If you’re like us, seeing the numerical sequence 3-3-20 leaves little to no doubt that it must be some kind of code. Some kind of sign for the initiated.
Probably a date?
Perhaps 3-3-20 stands for March 3, 2020. The day when the mysterious planet Nibiru reenters our solar system, causing a series of cataclysmic events including an all-out war between human-friendly aliens and evil shape-shifting lizard people hell-bent on unleashing the Apocalypse.
But hey, maybe that’s just us…
What we can confirm is that 3-3-20 is also the name of a new, skater-owned footwear company based out of Sweden. Poised for market entry in early 2019, the premium shoe company with strong street inspirations was started by long-time skateboarder and designer Sami Tolppi from a feeling that something is missing in skate and street footwear these days. Having grown up in the late 1980s when skateboarding was a tightly-knit community, he might be right.
Because over the last ten years, the skateboard shoe market has seen somewhat of an Apocalypse of its own. Brought on, not by shape-shifting lizard people, but the mass adoption of major corporate brands into skateboarding’s inner circle. This tectonic shift has pushed core skate shoe companies to the fringes – or into extinction, in some cases – as shoe walls at core skate shops now firmly belong to the Swoosh, the Three Stripes, and the Waffle Sole.
Time to go back to the good old days?
“I think it’s inevitable for us to draw inspiration from the past, there are so many good references and memories, especially from our culture. With that said, I think it’s equally important to evolve and somehow comment on our present and future,” said Sami Tolppi, who grew up in Stockholm, Sweden, and recently spent a prolonged period immersed in the rich street culture of Tokyo, Japan.
The initial 3-3-20 drop features the Index suede sneaker in three colorways with fully-lined cow leather and rubber outsole, designed in Sweden and hand-made in Portugal. Also cotton T-shirts including a 3-3-20 logo pocket shirt and the “Transorbital” mid-weight jersey shirt depicting an icepick lobotomy on a human brain (nothing to see here, just mind-altering surgeries and encrypted numerical messages).
I think it’s inevitable for us to draw inspiration from the past, there are so many good references and memories, especially from our culture. With that said, I think it’s equally important to evolve and somehow comment on our present and future.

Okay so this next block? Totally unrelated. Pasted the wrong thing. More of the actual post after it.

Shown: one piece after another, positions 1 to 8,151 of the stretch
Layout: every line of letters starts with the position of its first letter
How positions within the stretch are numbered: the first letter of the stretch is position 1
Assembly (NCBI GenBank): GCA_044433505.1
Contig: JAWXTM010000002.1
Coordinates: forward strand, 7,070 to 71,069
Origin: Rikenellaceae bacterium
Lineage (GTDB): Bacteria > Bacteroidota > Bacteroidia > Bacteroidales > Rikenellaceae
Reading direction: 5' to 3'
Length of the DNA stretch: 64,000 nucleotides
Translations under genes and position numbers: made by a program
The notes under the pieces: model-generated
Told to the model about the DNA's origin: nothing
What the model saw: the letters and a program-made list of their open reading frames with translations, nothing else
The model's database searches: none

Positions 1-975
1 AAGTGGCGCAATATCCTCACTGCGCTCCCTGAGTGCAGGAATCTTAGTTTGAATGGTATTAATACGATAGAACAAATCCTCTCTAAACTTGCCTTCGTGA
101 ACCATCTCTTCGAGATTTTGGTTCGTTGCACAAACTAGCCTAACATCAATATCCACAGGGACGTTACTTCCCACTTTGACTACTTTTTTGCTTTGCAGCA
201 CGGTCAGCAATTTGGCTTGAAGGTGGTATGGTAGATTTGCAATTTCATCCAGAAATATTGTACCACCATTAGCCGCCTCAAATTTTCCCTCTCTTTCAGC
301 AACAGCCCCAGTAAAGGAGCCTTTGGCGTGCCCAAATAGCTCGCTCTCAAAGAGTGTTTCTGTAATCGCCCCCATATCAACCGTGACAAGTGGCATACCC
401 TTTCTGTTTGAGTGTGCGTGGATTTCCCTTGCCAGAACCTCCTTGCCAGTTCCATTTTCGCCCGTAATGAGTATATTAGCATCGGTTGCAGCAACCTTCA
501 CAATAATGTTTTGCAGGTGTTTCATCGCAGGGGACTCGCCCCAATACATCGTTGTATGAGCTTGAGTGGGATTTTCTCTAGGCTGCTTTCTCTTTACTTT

We met up with Sami to uncover the Illuminati code behind the 3-3-20 brand name – although the packaging says “It’s just a number” – and get a detailed first look at the new shoes. Burn after reading…
Hi Sami, please tell us a bit about your personal background in skateboarding.
I got my first board in 1987. It was one of those classic ‘80s wide ‘toy’ boards. All my friends grew tired of the latest ‘trend toy’ and moved on to other things, I got hooked and never looked back. By the late nineties, I was on the Swedish team for a shoe company famous for their waffle soles and a clothing brand. I was okay, but never one of the top dudes. So I dropped any dreams of becoming pro fairly quickly. Now in hindsight I think that’s what has kept me rolling for the past 31 years, just the fun of it and being a part of that culture.
And what is your background in shoe design and the skate industry?
I don’t have any formal education in shoe design specifically, but I’ve been working as an art director and graphic designer for well over a decade. My first ever work experience as a kid was at a skate shop called System Ett in Stockholm where I’m from, I must have been around 11 years old.
So when you grew up skateboarding in the 1980s in Sweden, was it hard to get proper skate shoes?
Both yes and no, once I got more into skating I also got more interested in the surrounding gear. I knew about the few skate shops in town, but the gear was always too expensive for me growing up with a single mom. I’d see the black-and-white ads at the back of Thrasher and Transworld and dream about owning a pair of [Airwalk] Enigmas or NTS, anything related to skateboarding really. It didn’t matter. My first-ever skate shoes were a pair of low-top Vision Street Wear in black and red cracked paint pattern with the ollie pad on the side. I thought I was invincible in those, first time I ever felt cool.
Probably all European skateboarders share that experience, myself included. Do you have a ‘grail’ shoe you always wanted when you were growing up but could never have?
Many! A particular one a bit later was the Converse Dr. J in black suede with a white sole. They were impossible to get a hold of in Sweden at the time when I craved them the most. I did find them years later at a kind of outlet store called Crazy Clarks in Australia, however only in navy suede, the next best thing I guess.
This brings us to a hard question: What are your top three skate shoes of all time and why?
I have more than three for sure but I have to go with a few era-defining classics on this one:
- Vans Half Cab – They’re still around for a reason. I’ve had countless pairs and still skate in them to this day.